A new kind of garden is popping up at schools!

kid biking in traffic garden
Carolyn Nohe

 

Over the past few weeks, a team of BVSD bus drivers and bus aides has installed “pop-up” traffic gardens on playgrounds and basketball courts at Heatherwood, Meadowlark, Mesa, Emerald, Columbine, Coal Creek, Lafayette Elem, Birch, Aspen Creek K8, Douglass and Centennial MS. 

“It’s a nice activity for kids, it’s outdoors. They can be socially distanced and I just thought this was like a perfect solution for the exercise I was looking for for my group of kids,” says Ruth Need, an ICAN teacher at Douglass Elementary.

Made with spray chalk and stencils, these temporary traffic gardens look like a miniature world of streets for children to navigate. Each traffic garden features 4’ travel lanes and various elements they may encounter on their way to school, such as stop signs, crosswalks, one-ways, and roundabouts.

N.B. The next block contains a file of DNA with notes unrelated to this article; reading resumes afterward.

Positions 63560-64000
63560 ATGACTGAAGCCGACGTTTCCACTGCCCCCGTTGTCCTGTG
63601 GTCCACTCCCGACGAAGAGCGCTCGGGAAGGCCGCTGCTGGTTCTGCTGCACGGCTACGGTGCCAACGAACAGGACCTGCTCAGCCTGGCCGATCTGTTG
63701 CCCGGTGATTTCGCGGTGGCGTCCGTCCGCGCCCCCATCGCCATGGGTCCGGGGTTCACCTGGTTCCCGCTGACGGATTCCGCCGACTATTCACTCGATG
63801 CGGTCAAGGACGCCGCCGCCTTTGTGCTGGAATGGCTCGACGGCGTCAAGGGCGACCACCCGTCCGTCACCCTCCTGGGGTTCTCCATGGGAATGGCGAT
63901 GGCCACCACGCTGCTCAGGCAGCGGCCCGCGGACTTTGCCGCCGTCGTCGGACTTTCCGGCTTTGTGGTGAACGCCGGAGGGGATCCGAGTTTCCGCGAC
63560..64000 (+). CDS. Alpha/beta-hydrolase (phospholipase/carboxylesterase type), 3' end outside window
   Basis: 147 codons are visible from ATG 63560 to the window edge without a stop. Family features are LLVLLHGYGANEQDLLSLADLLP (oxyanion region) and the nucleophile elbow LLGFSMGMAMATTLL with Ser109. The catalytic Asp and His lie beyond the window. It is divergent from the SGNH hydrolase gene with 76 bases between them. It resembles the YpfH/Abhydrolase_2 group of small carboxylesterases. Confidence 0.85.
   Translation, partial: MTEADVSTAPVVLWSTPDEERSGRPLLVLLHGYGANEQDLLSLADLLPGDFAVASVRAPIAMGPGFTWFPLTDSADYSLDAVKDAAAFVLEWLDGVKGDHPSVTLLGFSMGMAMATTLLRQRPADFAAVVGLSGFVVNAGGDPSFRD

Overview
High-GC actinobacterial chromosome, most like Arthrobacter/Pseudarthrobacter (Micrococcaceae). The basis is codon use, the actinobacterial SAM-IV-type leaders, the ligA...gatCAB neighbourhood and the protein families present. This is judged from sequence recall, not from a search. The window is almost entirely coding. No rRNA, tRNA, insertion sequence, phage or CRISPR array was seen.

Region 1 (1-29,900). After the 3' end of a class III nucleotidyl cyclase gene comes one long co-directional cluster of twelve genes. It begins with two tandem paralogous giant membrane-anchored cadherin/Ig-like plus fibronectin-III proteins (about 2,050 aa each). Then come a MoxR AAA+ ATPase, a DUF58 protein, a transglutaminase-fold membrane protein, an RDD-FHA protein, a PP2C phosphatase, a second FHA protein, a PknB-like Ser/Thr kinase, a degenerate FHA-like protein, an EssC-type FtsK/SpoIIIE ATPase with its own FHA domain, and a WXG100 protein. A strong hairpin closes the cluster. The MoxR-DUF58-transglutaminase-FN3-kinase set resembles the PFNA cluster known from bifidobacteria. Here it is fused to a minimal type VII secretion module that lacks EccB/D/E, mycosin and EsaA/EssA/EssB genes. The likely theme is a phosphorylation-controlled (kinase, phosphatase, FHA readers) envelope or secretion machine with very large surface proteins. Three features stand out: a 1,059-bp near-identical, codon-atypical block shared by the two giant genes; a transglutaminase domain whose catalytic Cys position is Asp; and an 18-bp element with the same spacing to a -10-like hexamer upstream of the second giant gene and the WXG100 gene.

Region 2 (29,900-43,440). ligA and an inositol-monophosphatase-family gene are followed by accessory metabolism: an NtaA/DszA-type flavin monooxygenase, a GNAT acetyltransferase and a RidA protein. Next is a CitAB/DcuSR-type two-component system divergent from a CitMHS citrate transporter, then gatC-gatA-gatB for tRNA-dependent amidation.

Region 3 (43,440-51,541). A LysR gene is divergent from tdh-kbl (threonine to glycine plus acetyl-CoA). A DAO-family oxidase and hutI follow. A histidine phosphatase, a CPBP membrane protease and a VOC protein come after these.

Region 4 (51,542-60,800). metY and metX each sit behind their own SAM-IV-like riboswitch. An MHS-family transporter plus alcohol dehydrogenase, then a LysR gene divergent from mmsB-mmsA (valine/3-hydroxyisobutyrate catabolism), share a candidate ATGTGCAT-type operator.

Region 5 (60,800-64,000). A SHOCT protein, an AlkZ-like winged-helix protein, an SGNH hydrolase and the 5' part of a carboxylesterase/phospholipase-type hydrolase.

“Being a driver for so long I have gone through so many education classes for traffic and safety stuff that it kind of comes natural to do a traffic garden,” says BVSD Bus Driver Ellen Headrick.

The idea is to provide a safe space for kids to practice bicycle and pedestrian skills while creating a new playspace for children to get outside and get some exercise. 

There is something about whole body movement while having imaginative fun that makes traffic gardens an effective learning tool. Growing up understanding how to utilize streets and infrastructure is an important skill for children to gain independence as they get older.  

“I think this is a great idea that could be replicated anywhere, says Amy Thompson, BVSD Safe Routes to School Co-Coordinator. They have been installed so far at 11 BVSD schools. Thompson also shares that they’re, “happy to share [their] tips if you know a group of parents or volunteers wanted to take them on and do some different things.”

To inquire about a traffic garden at your school, email srts@bvsd.org.


 

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